Review: Dasani Sparkling Bread Mold water

As a longtime fan of sparkling, zero-carb flavored water beverages, I thought I'd check out the new offerings from Dasani, whose own unsweetened slim-can drinks come in a range of popular flavors—and a lighter price tag than Perrier and La Croix.

I decided to try Dasani's Sparkling Bread Mold flavor first, and I must say that I'm delighted with the results.

Floral, moldy and yet delicately balanced, it only hints at a full taste of unseen mycobiomes, with crisp fungal notes hitting the nose moreso than the tongue. These mildew whispers gather to a full-throated sporal experience as the flavor settles in.

If at first it seems a slow way to acquire a taste for gulping clumps of algae in polluted lakes, or standing rainwater from brownfield reclamation sites, remember that the key to these fashionable sparkling waters is subtlety, a careful naturalism that's hard to crack without the crutches of sugar or lead-acid battery slime.

Complex notes of penicillin and petrichor are augmented by tertiary aromas of flower petals and basement dust, leading to a satisfying, sustained mildew finish.

All in all, I can't recommend Dasani Sparkling Bread Mold water enough, especially to fans of organic matter that has putrefied then dried out to leave only a vaguely acrid scent of death.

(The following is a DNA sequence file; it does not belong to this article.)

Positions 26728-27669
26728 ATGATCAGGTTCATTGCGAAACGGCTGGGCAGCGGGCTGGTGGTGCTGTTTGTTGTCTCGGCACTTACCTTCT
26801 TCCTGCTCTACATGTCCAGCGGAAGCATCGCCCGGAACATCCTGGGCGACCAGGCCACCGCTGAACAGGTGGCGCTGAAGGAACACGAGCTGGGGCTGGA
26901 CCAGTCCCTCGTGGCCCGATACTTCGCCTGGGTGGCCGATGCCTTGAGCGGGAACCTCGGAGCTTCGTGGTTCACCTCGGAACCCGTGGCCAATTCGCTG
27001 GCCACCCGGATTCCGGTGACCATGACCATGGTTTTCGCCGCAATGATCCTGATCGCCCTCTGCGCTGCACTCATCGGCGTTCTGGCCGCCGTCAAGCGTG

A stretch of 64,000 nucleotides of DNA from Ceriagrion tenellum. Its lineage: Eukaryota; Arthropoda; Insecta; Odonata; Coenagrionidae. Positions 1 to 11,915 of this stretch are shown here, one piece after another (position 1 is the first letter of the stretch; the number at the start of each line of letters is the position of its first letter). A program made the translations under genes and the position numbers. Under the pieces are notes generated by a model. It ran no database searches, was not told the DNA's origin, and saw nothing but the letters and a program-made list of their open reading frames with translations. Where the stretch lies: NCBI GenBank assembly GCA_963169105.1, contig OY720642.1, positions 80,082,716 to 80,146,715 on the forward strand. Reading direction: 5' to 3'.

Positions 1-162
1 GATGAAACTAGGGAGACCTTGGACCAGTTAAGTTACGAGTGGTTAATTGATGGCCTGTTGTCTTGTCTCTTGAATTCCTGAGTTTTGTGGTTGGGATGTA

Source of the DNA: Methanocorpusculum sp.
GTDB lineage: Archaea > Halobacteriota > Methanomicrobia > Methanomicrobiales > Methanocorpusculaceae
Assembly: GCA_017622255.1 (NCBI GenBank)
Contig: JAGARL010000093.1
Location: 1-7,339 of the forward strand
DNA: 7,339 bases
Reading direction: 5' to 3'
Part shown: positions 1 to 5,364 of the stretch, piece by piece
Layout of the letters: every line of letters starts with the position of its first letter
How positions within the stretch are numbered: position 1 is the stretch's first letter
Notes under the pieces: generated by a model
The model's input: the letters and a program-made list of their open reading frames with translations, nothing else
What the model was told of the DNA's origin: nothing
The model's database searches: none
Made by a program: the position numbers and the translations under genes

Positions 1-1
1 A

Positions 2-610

Garnish with an old crouton and enjoy over ice on an oppressively humid day, in a swamp-cooled shed with wet carpet.

Note: Oddly, the cans I tested were subject to a misprint whereby each was stamped "Raspberry Lemonade" instead of "Bread Mold." This had no effect on the flavor whatsoever. Read the rest

The story behind the Coke bottle's curves

In 1915, Swedish glass blower Alexander Samuelson designed the iconic Coca-Cola bottle. The form was inspired by the cocoa bean, while integrating the grooves in the glass apparently made it possible to patent the bottle design. Back then, it was referred to as the “hobbleskirt” bottle due to its similarity to a style of skirt worn at the time. Then in the 1920s, a magazine referred to it as the "Mae West" after the actress's figure.

"The Coca-Cola Bottle: Lasting Design" (Juxtapoz)

"The Story of the Coca-Cola Bottle" (Coca-Cola)

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